A suicide car bomb attack ripped through a commercial area of a majority Shiite neighbourhood in Baghdad, killing at least 27 civilians and wounding dozens, officials said.
The explosion in the capital’s New Baghdad area also wounded up to 35 civilians, a police officer said. The explosives-laded car was parked in a crowded area and casualty figures could be higher, he added.
A medical official confirmed the casualty figures. Both officials spoke on condition of anonymity as they were not authorised to brief the press.
In an online statement, the Islamic State group claimed responsibility for the attack, saying it targeted Shiite militia members. The Associated Press could not verify the authenticity of the statement, but it was posted on a militant website commonly used by the extremists.
Another suicide bomber rammed his explosives-laden car into an Iraqi army checkpoint north of Baghdad, killing at least 12 people, police said.
Seven civilians and five troops were killed in the attack in the town of Taji, about 20 kilometres north of the capital, a police officer said. At least 28 people were wounded, he added.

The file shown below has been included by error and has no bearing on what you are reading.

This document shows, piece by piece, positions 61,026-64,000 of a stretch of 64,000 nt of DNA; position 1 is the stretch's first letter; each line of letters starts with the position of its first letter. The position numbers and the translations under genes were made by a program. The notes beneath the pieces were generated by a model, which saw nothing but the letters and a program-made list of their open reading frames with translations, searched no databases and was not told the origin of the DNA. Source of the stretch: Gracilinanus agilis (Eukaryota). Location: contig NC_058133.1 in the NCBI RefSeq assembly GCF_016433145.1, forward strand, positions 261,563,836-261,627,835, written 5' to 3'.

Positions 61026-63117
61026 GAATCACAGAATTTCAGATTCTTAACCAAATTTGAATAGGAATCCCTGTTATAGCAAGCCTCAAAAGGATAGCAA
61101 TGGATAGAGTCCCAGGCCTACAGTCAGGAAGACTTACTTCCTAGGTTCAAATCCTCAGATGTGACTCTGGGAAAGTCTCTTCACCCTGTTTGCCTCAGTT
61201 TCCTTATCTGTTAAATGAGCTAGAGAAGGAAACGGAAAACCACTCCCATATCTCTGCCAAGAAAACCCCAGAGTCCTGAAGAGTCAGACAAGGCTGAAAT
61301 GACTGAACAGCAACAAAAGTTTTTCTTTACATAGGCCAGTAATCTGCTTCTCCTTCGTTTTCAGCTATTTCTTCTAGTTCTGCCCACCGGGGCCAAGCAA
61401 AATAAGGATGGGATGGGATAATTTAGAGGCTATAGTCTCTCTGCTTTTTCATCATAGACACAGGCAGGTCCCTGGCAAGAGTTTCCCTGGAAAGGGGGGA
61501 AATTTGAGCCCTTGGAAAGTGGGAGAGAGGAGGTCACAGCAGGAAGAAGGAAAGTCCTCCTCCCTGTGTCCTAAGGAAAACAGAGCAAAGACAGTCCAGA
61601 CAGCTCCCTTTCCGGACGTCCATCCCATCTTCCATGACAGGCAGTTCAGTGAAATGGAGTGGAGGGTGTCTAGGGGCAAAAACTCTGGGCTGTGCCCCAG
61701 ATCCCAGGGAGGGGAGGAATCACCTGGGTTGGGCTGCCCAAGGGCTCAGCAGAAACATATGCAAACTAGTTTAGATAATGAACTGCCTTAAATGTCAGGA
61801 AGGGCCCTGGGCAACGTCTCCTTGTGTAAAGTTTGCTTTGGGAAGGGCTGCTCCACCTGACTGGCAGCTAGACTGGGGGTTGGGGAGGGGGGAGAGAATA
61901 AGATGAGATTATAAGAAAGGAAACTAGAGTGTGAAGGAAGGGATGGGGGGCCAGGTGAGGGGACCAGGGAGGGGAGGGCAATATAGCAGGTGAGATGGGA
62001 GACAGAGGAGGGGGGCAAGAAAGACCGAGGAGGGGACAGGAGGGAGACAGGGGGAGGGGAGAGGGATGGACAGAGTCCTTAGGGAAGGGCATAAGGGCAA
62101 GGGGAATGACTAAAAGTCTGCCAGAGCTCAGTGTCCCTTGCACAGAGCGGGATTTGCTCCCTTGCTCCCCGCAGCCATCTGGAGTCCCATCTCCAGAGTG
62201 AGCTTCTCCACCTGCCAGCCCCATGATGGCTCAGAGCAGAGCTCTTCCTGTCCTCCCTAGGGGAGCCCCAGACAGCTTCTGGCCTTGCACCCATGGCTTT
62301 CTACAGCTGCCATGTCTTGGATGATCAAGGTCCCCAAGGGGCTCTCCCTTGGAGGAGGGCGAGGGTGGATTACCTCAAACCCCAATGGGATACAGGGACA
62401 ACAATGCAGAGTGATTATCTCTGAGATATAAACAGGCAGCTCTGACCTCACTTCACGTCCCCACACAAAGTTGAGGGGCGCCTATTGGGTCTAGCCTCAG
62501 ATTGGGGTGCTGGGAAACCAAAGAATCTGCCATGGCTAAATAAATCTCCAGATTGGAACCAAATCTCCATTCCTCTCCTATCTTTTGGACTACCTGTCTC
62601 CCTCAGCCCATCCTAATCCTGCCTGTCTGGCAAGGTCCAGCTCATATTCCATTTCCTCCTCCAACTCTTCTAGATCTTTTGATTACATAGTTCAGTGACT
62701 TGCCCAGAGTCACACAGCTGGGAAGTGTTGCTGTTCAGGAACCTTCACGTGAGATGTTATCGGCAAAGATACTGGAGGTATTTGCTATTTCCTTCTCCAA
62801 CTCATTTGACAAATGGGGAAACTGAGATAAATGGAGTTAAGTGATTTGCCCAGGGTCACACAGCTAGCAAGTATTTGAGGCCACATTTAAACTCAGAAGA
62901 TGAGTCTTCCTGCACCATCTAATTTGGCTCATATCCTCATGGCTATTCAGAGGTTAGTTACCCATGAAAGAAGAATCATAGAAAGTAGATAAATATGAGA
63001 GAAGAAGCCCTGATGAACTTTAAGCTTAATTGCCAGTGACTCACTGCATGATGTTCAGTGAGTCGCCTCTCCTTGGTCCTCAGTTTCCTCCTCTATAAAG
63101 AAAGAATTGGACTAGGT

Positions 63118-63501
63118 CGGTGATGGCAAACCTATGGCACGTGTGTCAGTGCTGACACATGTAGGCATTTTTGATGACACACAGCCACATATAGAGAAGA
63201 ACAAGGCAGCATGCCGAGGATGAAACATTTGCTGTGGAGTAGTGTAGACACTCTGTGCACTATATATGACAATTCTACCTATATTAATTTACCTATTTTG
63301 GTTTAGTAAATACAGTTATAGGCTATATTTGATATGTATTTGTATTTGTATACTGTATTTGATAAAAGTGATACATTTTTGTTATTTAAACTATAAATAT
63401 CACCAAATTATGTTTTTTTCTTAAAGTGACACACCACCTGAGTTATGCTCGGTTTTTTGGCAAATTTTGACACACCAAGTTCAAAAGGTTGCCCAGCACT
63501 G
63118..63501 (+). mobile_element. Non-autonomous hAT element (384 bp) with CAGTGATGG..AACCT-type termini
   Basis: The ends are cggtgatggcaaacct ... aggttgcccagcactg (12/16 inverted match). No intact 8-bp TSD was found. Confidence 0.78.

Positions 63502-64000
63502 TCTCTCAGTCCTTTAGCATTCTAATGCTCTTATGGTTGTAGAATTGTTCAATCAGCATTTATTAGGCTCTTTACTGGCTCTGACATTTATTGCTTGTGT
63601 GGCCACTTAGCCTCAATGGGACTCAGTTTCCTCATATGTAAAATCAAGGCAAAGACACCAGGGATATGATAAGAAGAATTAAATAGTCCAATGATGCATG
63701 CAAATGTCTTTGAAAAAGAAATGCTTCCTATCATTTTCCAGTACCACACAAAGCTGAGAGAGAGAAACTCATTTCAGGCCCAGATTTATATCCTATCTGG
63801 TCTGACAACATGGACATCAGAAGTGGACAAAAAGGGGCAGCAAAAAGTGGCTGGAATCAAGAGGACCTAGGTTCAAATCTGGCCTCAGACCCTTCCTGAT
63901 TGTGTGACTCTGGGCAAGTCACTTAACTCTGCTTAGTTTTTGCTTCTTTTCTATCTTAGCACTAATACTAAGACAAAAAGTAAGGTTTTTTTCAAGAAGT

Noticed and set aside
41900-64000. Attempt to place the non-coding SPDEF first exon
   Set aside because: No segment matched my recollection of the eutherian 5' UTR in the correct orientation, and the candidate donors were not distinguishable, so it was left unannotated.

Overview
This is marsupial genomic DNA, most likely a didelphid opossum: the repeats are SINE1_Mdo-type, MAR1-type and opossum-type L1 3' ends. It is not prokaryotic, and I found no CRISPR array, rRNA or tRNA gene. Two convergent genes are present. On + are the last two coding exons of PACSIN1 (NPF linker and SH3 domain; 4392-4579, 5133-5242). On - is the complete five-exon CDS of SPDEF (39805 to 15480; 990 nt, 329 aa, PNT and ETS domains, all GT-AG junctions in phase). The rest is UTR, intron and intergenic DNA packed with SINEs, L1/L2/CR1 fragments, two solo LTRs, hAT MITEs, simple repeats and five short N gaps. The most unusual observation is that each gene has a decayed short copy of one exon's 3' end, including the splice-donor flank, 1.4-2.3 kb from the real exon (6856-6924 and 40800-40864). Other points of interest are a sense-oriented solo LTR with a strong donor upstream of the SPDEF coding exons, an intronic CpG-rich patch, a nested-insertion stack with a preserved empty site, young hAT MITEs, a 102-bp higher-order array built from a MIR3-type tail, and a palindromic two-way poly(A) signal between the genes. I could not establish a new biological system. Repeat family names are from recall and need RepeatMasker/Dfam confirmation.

ISIS, a Sunni extremist group, often targets Iraq’s Shiite majority. Baghdad has seen near-daily attacks in recent weeks, though the mainly Shiite area of southern Iraq has been spared much of the violence.
The deadly attacks in Baghdad and beyond are seen by Iraqi officials as an attempt by the militants to distract the security forces’ attention from the front lines. The attacks came a day after Iraqi special forces pushed into the ISIS-held city of Fallujah in a large-scale military operation launched last month.
Fallujah, which is about 65 kilometers west of Baghdad, is one of the last major ISIS strongholds in western Iraq. The extremist group still controls territory in the country’s north and west, as well as Mosul, Iraq’s second largest city.